We are thankful for Dig It's collaborations with the award-winning directors, producers and actors who have made all of our recent work as rewarding as it's been.—Tom Efinger
We are thankful for Dig It's collaborations with the award-winning directors, producers and actors who have made all of our recent work as rewarding as it's been.—Tom Efinger
Set in the cut-throat world of modern agri-business, Ramin Bahrani's new film At Any Price—a movie that The Wall Street Journal celebrated as "A powerful film"—stars Dennis Quaid and Zac Efron, and is absolutely must-see.
Indeed, Roger Ebert noted, "A great film. Dennis Quaid gives the performance of a lifetime."
Now playing in NYC & LA, At Any Price opens in SF, Chicago, Boston and surrounding cities and all across America throughout early May. You can click here for a city and release date near you.
Trust us, you'll dig it.—T.E.
You're running a Pro Tools session on an old hard drive and getting error messages. Now What?
Q: Recently I've been running a lot of big sessions off of my old external hard drive (it's a 5400rpm Seagate via firewire). Sometimes I encounter an error that says my "drive may be too slow or fragmented." Is there anything I can do to help this, assuming my drive isn't fragmented? I'm running a Macbook Pro with PT 10 and CPTK.
A: As a matter of fact, there is. There is a a new feature in Pro Tools 10 (HD or CPTK, not the standard version) called a 'Cache Size' option. This option allows you to cache a session's audio files from your hard drive into RAM to alleviate the stress of streaming from your hard drive. This function shines the most when using shared media storage, but it's been found to work wonders when dealing with an older/slower hard drive. Keep in mind though, this setting is really only beneficial to those that have machines with excessive amounts of RAM; otherwise, the 'normal' setting is best!—J.S.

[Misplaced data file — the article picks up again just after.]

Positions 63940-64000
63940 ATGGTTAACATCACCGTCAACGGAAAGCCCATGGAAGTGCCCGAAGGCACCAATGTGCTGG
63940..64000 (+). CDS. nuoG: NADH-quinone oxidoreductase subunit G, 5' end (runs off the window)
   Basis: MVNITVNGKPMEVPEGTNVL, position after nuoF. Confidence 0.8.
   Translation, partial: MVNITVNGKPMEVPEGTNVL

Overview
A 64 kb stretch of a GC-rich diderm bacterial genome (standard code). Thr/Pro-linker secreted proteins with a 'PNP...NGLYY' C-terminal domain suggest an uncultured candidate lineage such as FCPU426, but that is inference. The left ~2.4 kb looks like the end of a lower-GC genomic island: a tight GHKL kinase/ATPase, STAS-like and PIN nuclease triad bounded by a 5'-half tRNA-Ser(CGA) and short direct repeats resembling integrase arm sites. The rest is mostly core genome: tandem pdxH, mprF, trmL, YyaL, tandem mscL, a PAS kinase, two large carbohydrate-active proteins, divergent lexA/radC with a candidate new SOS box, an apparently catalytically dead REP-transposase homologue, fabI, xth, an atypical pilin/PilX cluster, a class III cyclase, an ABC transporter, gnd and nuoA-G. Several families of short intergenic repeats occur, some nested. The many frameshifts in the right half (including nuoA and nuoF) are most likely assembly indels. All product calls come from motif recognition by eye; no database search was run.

In mixing sound for picture, we use many tools—but none so important as volume. To be sure, other tools play an important role; panning, equalization, dynamics control, and reverb come quickly to mind, but look at any mixing board and the first thing you see are faders for actively and easily controlling volume. Whether you are setting fixed levels, actively riding tracks in real time, or creating intricate custom shaped fades, there is no substitute for having your fingers on the faders. I hope to shine some light on key aspects of volume in day to day mixing for picture. I will discuss some tools of the trade, levels in creating a good mix, volume choices in different types of programs, like drama vs. documentary, creative choices, like nuance and transitions, overall volume levels and requirements, and common pitfalls with volume.
If you are going to get into some serious mixing, and you really want to be precise with volume, then good metering is key. I happen to like the Dorrough meters, but there are other meters just as good. I think it’s important to have meters that display both VU and digital peak. The Dorrough meters display both at the same time by having a solidly lit portion of the LED for VU and a higher floating single light for digital peak. I am mostly interested in watching the VU levels for all of the 5.1 channels of my main 5.1 out, but it’s also important to watch the peaks in louder moments in the mix. I am looking for dialog and mono FX to be driving the Center channel, ambience, stereo FX, and music to be filling out the front Left Right and surround Left Right channels (weighted towards the front), and bass heavy FX and music driving the LFE channel. I am watching the meters constantly to confirm that the levels are what I want. It is also a great way to see if there are problems like incorrect panning or inactive channels.
Another key issue is speaker volume calibration. In order to be able to trust your monitoring environment, you will want to make sure that all of your speaker channels are calibrated. This can be quite involved, but the basic concept is to have pink noise feeding each channel of your 5.1 outs. The pink noise should be set to 0 VU on each channel's output meter. Then using a fixed position of your master volume knob and a hand held decibel meter, adjust each speaker to 85db (or 82db for smaller rooms). The point is that each speaker should be outputting equal volume when sent the same pink noise level for all channels.
Know Your Plan